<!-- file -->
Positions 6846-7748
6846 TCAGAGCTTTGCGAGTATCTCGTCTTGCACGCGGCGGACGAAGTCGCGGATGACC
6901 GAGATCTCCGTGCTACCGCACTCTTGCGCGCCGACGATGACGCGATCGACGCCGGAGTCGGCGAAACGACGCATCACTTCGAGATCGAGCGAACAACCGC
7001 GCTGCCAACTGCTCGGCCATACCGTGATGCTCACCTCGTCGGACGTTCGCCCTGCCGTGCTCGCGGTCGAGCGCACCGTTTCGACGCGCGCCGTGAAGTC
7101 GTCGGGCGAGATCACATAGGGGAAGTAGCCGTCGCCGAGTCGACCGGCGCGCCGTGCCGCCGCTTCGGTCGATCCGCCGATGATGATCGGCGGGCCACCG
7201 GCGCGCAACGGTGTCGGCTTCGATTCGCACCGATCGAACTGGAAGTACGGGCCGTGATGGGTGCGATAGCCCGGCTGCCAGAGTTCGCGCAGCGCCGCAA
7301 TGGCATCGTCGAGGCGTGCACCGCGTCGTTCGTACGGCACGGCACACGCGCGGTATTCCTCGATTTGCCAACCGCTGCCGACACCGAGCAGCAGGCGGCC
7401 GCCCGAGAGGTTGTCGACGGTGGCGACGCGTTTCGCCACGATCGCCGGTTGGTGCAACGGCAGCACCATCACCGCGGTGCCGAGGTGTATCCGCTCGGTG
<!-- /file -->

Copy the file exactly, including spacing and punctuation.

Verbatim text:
Positions 6846-7748
6846 TCAGAGCTTTGCGAGTATCTCGTCTTGCACGCGGCGGACGAAGTCGCGGATGACC
6901 GAGATCTCCGTGCTACCGCACTCTTGCGCGCCGACGATGACGCGATCGACGCCGGAGTCGGCGAAACGACGCATCACTTCGAGATCGAGCGAACAACCGC
7001 GCTGCCAACTGCTCGGCCATACCGTGATGCTCACCTCGTCGGACGTTCGCCCTGCCGTGCTCGCGGTCGAGCGCACCGTTTCGACGCGCGCCGTGAAGTC
7101 GTCGGGCGAGATCACATAGGGGAAGTAGCCGTCGCCGAGTCGACCGGCGCGCCGTGCCGCCGCTTCGGTCGATCCGCCGATGATGATCGGCGGGCCACCG
7201 GCGCGCAACGGTGTCGGCTTCGATTCGCACCGATCGAACTGGAAGTACGGGCCGTGATGGGTGCGATAGCCCGGCTGCCAGAGTTCGCGCAGCGCCGCAA
7301 TGGCATCGTCGAGGCGTGCACCGCGTCGTTCGTACGGCACGGCACACGCGCGGTATTCCTCGATTTGCCAACCGCTGCCGACACCGAGCAGCAGGCGGCC
7401 GCCCGAGAGGTTGTCGACGGTGGCGACGCGTTTCGCCACGATCGCCGGTTGGTGCAACGGCAGCACCATCACCGCGGTGCCGAGGTGTATCCGCTCGGTG